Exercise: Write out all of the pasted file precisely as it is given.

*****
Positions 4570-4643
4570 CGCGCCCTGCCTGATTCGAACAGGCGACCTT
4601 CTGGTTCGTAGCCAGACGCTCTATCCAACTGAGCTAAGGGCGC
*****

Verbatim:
Positions 4570-4643
4570 CGCGCCCTGCCTGATTCGAACAGGCGACCTT
4601 CTGGTTCGTAGCCAGACGCTCTATCCAACTGAGCTAAGGGCGC